The Venus team began the design journey by mutually agreeing a group charter, ethos, and goals. An agile, iterative approach to delivery was adopted. The team worked in isolation of each other, collaborating through online tools. Personal reflections were done.

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Takeaways: Agree on team purpose and rules. Use research data as an arbiter. Working remotely means give-and-take. Release value fast using agile frameworks; rotate roles for shared learning. Maintain a diary. Do a retro.

Team build

It was important that there was inclusion for the diversity of background, expertise, and ideation; to stay true to a human-centric design approach grounded in user research and evaluation, and to work together by consensus.

Working methods

The team worked remotely from each other using online collaborative meeting and design tools: Microsoft Teams, Mural, Figma, and Trello. Deliveries were made through two-week design sprints in a scrum process; with self-organizing individual team contributions and a rotation of Product Owner and Scrum Manager roles throughout.

Extract of Venus team Trello board.

There was one ‘long’ (60 minutes) direction-setting and deliverable meeting, and two ‘shorter’ (5–10 minutes) progress get-togethers each week, daily digital check-ins and ‘mob-sessions’ of brainstorming and designing together online. These events aligned with typical scrum ceremonies (Scrum Alliance, n.d.) for sprint planning, working, backlog maintenance, demos, and retrospectives.

On reflection, rather than using Figma to create a testable deliverable, getting a lower-fidelity prototype into evaluation earlier would have exposed user value earlier, with more time to iterate downstream (Nielsen, 2003).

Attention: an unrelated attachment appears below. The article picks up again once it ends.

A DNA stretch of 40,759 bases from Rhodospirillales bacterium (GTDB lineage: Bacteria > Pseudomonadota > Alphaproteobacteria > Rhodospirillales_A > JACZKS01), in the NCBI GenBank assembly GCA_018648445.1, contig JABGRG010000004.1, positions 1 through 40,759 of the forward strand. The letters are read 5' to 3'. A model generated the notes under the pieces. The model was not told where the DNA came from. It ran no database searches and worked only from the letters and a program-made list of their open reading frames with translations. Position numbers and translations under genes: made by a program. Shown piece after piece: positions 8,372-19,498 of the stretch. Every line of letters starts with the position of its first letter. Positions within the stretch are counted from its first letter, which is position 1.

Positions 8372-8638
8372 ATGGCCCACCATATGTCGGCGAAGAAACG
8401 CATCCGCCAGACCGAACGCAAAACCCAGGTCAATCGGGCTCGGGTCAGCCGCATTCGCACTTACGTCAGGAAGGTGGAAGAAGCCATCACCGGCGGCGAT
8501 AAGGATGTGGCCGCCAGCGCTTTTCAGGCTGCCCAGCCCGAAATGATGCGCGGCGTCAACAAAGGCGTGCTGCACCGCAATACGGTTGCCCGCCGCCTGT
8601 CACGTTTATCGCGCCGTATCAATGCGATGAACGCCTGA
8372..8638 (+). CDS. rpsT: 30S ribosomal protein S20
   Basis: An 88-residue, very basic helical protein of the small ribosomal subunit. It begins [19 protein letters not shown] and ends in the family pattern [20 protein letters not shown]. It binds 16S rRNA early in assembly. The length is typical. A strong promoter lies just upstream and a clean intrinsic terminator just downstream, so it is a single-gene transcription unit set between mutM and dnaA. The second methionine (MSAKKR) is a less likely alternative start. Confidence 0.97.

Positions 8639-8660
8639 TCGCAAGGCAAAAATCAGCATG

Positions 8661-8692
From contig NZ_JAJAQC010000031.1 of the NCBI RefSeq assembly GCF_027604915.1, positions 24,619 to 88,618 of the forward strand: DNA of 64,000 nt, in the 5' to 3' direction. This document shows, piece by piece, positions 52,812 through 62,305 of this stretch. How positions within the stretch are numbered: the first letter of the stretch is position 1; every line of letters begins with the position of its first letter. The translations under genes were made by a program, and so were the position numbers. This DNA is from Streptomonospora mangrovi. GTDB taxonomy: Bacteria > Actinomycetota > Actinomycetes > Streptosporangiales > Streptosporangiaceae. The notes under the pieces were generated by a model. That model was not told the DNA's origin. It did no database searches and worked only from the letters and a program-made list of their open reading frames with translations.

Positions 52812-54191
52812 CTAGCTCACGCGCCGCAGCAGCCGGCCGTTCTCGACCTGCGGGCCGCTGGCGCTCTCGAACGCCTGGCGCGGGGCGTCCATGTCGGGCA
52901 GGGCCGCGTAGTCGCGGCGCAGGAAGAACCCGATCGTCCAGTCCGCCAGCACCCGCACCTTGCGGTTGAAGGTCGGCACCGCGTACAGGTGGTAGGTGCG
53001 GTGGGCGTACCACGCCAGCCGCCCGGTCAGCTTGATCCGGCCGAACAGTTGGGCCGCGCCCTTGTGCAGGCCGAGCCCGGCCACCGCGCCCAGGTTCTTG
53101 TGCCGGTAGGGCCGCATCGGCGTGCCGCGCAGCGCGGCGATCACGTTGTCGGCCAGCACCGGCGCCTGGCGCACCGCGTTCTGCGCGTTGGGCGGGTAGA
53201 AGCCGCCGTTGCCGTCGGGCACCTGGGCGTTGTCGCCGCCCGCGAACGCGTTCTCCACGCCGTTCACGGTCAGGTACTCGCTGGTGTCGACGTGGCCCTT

A Kanban-style Trello board was used to self-manage research, ideation, design, and evaluation-related tasks.

The team maintained an online diary (or ‘live blog’) to record events and decisions for retrospectives. This approach worked well, although it was felt that limitations of diary study completeness might have been addressed by using daily digital notifications (Salazar, 2015).

Venus team diary, or live blog (descending date order)

Closer to the delivery date, the team became more focused on deadlines. The team worked in an effective way that might be described as ‘Agile With A Bit Of Waterfall Thrown In’ (AWABOWTI), with linear time constraints being a driver as well as effort estimation. As a final step, a final presentation was jointly created and reviewed, polished for design and information, and pilot tested before joint delivery to the class.

Ethical concerns

Ethical issues were addressed using agreed standards of conduct (Sharp, Rogers, & Preece, 2015). The team considered all ideas were valuable and each member’s contribution equal.

User research, insight, and evaluation were critical. However, at no time were COVID19 regulations to be broken; this meant working creatively and remotely with others.

Data and personal privacy was respected in how users were engaged and conversed with, and how the research information was stored and presented. The team complied with GDPR and IADT requirements. All personal information was anonymized.

Publication of images and quotations was agreed upon by consent forms, and all referenced quotes, images, and figures credited. Only free and open-source images were used for the redesign and collateral.

Remote challenges

Working remotely while collaborating online presented challenges to the team. Work done or decisions made sometimes required clarification. Individual work/life balances needed to be respected.

Venus team working together using Microsoft Teams software. Image: Ultan O’Broin

Watching, talking, and listening over the Internet requires anticipation of responses, delays, accommodating disruption of loss of video or audio, and navigating the tool UX. The somewhat two-dimensional nature of shared screen activity militates against more rapid ideation (for example, using Post-its or flip charts in person), but it is effective. The missing face-to-face social interactions, subtle gestures, visual clues, and body language, require candid clarifications and honest addressing of misunderstandings.

However, by working flexibly using a human-centred design and agile framework, and with good humour, the team members contributed valuable ideas, material, and discussion points. Class time was leveraged to supplement the teams’ self-organized communications and engagements. Lecturer comments and feedback were elicited, valued, and taken on board by the team throughout.

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Parent. UX Gunslinger. Curious. Researcher. Marathoner. Dog person. 80s hair & music. Dub. Content in this blog may not necessarily reflect the views of IADT.